Wednesday, November 28, 2007


Today, I'm going to write about what happens when you leave home to live life and you go back to discover that life went on without you.

Lafayette, Louisiana has always been constantly growing. Everywhere something new pops up. But when Phillip and I left in September of 2001, we were anxious to see what else was out there; life in Lafayette seemed like a dead-end street to us. It's not because there was not plenty to do there along the lines of entertainment etc.; it just seemed to me that there just wasn't much opportunity for this young, freshly married couple to "make it". I don't mean to offend anyone. This is just my opinion. Life was hard, and we struggled financially. We needed the chance to get ourselves established, and the military was our best option for helping Phillip live his dream. We said goodbye to family and friends during the week of Sept. 11, 2001. We also found out that "we" were pregnant with our first child on the Friday before that. We left Louisiana with lots of anticipation, yet lots of hope in our hearts. Life was about to CHANGE for everyone.

We've gone home to visit many times in the past, but last week was a real eye opener for me. Everywhere, change. Lafayette has expanded quite a bit and everywhere you see new developments. I mean, everywhere! When we left, River Ranch (a community within a community) right across the river from our old house, was just getting started. Today, it is such a busy and almost crowded place to shop, eat, name it. I took Gabe for a ride through River Ranch while we were there so that we could walk through the unique shops, get a cup of coffee at CC's Coffee House and just take it all in. Traffic in Lafayette has increased considerably. I found myself almost afraid to drive around for fear of 1. getting into an accident, because now I'm an "out of towner" and 2. because I had to remind myself what streets bring me where. And everywhere I went, I saw familiar faces, but most, I couldn't put a name to. I saw families at church that when we left, had young children who are now teenagers. Scary! I saw the familiar face of one of my old doctors, and it took me all of church hour to remember who he was! (Phillip was dumbfounded on how I could confuse a priest with a Gyenocologist) When we left, Jefferson Street was just the old main street in downtown, it is the place to see and be seen (from what I hear). And everywhere, new restaurants. I took in a breath of relief to see that some of my old favorite places where still there.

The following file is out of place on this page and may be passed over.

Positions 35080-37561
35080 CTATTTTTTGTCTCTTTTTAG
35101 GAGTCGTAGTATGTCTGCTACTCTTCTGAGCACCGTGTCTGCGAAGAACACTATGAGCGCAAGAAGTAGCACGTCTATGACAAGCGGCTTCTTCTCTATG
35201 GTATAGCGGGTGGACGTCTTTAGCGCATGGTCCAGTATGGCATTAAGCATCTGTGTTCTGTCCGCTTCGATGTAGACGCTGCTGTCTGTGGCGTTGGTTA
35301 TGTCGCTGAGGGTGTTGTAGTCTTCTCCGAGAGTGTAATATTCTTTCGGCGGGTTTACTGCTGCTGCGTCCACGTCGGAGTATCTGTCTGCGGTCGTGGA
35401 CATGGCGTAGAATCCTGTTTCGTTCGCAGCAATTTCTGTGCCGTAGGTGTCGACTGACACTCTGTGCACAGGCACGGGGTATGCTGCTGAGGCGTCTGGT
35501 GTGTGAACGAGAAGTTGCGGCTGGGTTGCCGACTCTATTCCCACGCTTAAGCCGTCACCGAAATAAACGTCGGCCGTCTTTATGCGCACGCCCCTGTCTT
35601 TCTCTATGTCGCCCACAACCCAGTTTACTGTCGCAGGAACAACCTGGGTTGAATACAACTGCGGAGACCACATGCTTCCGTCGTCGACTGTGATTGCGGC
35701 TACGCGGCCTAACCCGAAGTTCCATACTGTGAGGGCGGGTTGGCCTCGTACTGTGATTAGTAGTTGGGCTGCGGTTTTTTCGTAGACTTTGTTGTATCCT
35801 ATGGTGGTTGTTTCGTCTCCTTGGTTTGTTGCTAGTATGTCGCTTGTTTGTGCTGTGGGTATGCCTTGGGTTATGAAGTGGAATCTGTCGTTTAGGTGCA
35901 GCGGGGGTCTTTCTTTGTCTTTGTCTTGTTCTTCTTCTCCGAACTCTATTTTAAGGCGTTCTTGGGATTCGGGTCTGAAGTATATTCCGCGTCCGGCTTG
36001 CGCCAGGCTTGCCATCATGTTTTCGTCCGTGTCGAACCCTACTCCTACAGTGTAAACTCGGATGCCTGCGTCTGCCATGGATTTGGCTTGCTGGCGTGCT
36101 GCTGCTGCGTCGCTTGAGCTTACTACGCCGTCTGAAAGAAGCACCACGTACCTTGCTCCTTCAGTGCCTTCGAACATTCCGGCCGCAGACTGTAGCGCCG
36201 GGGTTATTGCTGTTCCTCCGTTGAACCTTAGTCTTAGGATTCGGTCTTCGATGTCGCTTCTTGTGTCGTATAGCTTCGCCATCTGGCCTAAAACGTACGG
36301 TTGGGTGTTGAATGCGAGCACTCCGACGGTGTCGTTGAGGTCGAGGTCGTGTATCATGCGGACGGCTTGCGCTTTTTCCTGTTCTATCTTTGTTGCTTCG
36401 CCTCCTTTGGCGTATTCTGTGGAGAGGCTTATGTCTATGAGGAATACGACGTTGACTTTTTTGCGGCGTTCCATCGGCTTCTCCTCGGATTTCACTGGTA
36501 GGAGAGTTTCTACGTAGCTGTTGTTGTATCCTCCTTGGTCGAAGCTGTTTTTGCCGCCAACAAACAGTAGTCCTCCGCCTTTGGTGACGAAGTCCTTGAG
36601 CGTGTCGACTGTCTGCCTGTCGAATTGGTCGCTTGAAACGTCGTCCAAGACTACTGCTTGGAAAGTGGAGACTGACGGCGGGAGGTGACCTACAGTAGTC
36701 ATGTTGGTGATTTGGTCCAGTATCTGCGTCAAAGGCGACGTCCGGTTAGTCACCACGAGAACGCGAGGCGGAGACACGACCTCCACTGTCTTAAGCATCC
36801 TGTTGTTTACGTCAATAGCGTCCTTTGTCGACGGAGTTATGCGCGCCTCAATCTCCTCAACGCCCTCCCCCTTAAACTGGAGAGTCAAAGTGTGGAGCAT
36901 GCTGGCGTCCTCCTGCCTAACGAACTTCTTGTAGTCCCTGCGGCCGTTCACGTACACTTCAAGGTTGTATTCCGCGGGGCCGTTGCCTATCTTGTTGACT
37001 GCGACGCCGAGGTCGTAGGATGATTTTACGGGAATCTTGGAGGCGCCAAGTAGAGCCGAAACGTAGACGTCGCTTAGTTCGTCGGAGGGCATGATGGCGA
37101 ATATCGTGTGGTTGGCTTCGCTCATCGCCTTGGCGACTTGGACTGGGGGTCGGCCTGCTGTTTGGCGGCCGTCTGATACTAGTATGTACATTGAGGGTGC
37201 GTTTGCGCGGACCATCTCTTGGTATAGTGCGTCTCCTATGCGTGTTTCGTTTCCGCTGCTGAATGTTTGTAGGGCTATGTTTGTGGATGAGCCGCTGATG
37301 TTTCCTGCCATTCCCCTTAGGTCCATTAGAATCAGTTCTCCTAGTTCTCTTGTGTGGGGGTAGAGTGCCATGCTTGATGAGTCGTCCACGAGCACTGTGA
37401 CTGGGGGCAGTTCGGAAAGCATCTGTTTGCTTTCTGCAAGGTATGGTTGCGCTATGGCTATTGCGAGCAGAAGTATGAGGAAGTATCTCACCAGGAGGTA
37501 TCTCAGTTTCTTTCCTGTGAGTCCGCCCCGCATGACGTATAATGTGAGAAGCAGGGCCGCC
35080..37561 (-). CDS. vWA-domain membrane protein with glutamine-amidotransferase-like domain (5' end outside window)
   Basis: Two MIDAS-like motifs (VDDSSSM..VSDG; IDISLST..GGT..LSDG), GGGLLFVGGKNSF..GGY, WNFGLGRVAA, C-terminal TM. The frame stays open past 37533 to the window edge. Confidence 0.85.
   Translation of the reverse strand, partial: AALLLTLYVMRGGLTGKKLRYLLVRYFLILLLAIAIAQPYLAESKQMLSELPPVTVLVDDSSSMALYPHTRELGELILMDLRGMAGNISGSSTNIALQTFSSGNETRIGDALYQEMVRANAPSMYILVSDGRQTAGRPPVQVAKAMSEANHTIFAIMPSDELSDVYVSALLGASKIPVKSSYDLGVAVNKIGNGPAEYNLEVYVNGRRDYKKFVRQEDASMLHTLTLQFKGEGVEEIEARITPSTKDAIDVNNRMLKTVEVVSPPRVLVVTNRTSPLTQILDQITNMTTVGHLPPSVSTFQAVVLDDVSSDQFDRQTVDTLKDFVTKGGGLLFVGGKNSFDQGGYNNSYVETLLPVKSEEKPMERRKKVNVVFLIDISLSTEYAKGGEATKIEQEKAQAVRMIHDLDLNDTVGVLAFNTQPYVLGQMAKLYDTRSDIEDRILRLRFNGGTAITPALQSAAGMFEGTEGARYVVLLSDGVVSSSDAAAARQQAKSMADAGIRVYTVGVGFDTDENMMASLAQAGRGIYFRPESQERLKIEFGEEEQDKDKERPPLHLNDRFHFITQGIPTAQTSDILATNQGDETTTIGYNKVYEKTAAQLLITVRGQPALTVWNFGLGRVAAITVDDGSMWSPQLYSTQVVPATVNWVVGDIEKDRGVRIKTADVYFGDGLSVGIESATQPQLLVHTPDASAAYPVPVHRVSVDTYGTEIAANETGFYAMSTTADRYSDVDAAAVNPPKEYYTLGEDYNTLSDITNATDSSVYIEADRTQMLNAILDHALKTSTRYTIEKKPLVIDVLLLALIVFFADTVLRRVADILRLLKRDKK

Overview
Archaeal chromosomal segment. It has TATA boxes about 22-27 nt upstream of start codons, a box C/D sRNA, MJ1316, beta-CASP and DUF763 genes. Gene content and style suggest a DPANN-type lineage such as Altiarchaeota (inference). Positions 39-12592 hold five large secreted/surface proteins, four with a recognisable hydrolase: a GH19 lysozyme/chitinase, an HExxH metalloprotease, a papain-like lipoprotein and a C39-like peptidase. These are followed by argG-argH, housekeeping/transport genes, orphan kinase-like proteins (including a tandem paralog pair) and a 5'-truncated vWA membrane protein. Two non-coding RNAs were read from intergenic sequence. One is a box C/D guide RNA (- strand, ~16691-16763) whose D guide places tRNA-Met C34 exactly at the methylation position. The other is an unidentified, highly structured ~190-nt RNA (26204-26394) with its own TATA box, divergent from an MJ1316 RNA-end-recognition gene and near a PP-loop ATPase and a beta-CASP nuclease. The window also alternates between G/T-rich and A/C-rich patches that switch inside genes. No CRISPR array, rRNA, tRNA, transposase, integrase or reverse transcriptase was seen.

My original hometown is a little place about twenty minutes north of Lafayette. Sunset, LA was definitely the place that everyone knew you, your business and your next of kin. Even little ole' Sunset had lots of changes to it. It was depressing to see how some places where "run down". It was nice to see new businesses that popped up. And I had to chuckle at a group of bikers along the side of the road in the downtown area....I recognized a couple of them as guys that I went to school with. My, how we get old and change ourselves! (We're old enough to drink liquor in public now) I even saw Coach Duos' old truck for sale in the parking lot of Domengeaux's Lumber Yard and remembered that she was only one among many who drove that acqua blue Chevy. I wanted to rescue it from it's loneliness in that parking lot, and bring it home just to be able to say that I owned a piece of Sunset history.

It's amazing to me how life changes, especially when you're not around to see the gradual way in which change happens. Not just amazing, just plain shocking. I can't expect for change not to happen, I must go with the flow. I am happy to report though, that the overall expression of kindness and hospitality on people's faces have not changed...the people of south Louisiana all have that particular look to them; the look of hard working, yet friendly people that don't give a second thought to waving hello to someone they don't know.

I could go on and on about this, but I won't. I think I've made my point. This particular post is one that our military friends (or anyone who's ever moved away from home) can better relate to. I'm sure they've felt the same way from time to time. On my next post, I'll talk about one thing we look forward to every time we go home....THE FOOD!


Team Manager said...!

Tracy Morris said...

I know exactly what you are talking about. The town I grew up in, Collingswood NJ, was an old town. Lots of Victorian houses, one main street going through the center and very small. Not a lot going on at all. Now it's the place to live in southern NJ for people who work and commute into Philadelphia, lots of richy rich type stores and restaurants line the main street, homes selling for over $300,000 easily. Everytime we go home, I recognize it less and less.
Change is a crazy thing, but I love change it keeps things interesting!

Can't wait to hear about the food!

Jamie said...

You hit the nail on the head. Going home is always bitter sweet for me, for the same reasons you stated. A wierd sense of comfort and familiarity, but now being "the out-of-towner."

NesrstaFamily said...

Man, I love your stories...keep em comin!

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